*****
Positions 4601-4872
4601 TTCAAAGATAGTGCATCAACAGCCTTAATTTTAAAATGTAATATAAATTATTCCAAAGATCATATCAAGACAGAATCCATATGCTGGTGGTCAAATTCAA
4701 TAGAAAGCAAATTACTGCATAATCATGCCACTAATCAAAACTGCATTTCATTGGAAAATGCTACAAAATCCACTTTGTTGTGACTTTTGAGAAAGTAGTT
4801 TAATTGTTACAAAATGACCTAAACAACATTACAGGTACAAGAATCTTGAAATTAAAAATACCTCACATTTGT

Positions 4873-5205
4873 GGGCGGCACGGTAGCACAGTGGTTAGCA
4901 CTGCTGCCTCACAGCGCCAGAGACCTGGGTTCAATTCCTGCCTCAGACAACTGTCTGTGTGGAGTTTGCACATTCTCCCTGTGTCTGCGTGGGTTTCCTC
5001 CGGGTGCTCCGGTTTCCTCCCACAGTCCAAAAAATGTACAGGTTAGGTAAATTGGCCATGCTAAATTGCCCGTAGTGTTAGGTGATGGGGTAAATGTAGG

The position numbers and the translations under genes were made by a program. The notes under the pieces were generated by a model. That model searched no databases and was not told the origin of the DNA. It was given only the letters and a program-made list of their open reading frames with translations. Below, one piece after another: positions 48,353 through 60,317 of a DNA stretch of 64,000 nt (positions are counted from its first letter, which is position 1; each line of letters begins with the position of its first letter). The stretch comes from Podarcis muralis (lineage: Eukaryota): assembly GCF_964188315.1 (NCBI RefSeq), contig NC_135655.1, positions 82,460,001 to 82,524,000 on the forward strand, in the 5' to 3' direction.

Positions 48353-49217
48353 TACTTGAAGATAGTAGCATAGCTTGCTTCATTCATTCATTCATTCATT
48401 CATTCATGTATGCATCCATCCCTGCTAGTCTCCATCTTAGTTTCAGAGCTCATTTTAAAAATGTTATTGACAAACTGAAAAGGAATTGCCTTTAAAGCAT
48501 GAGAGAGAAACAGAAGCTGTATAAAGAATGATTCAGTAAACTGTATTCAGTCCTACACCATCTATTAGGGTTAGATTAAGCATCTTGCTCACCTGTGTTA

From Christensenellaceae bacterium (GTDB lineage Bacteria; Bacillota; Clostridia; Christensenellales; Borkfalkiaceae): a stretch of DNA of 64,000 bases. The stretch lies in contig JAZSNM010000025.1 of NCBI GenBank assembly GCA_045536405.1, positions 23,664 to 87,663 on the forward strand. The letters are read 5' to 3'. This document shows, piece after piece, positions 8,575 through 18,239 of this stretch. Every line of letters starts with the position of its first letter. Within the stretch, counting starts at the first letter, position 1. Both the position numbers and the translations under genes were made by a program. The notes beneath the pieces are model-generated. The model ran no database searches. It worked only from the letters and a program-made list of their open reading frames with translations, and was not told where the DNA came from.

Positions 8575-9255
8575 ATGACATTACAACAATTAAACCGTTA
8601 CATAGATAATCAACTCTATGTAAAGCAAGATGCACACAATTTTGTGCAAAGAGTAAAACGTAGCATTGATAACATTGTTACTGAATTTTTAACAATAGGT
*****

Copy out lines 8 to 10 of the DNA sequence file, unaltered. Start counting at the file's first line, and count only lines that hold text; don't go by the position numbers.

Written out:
5001 CGGGTGCTCCGGTTTCCTCCCACAGTCCAAAAAATGTACAGGTTAGGTAAATTGGCCATGCTAAATTGCCCGTAGTGTTAGGTGATGGGGTAAATGTAGG

The position numbers and the translations under genes were made by a program. The notes under the pieces were generated by a model. That model searched no databases and was not told the origin of the DNA. It was given only the letters and a program-made list of their open reading frames with translations. Below, one piece after another: positions 48,353 through 60,317 of a DNA stretch of 64,000 nt (positions are counted from its first letter, which is position 1; each line of letters begins with the position of its first letter). The stretch comes from Podarcis muralis (lineage: Eukaryota): assembly GCF_964188315.1 (NCBI RefSeq), contig NC_135655.1, positions 82,460,001 to 82,524,000 on the forward strand, in the 5' to 3' direction.

Positions 48353-49217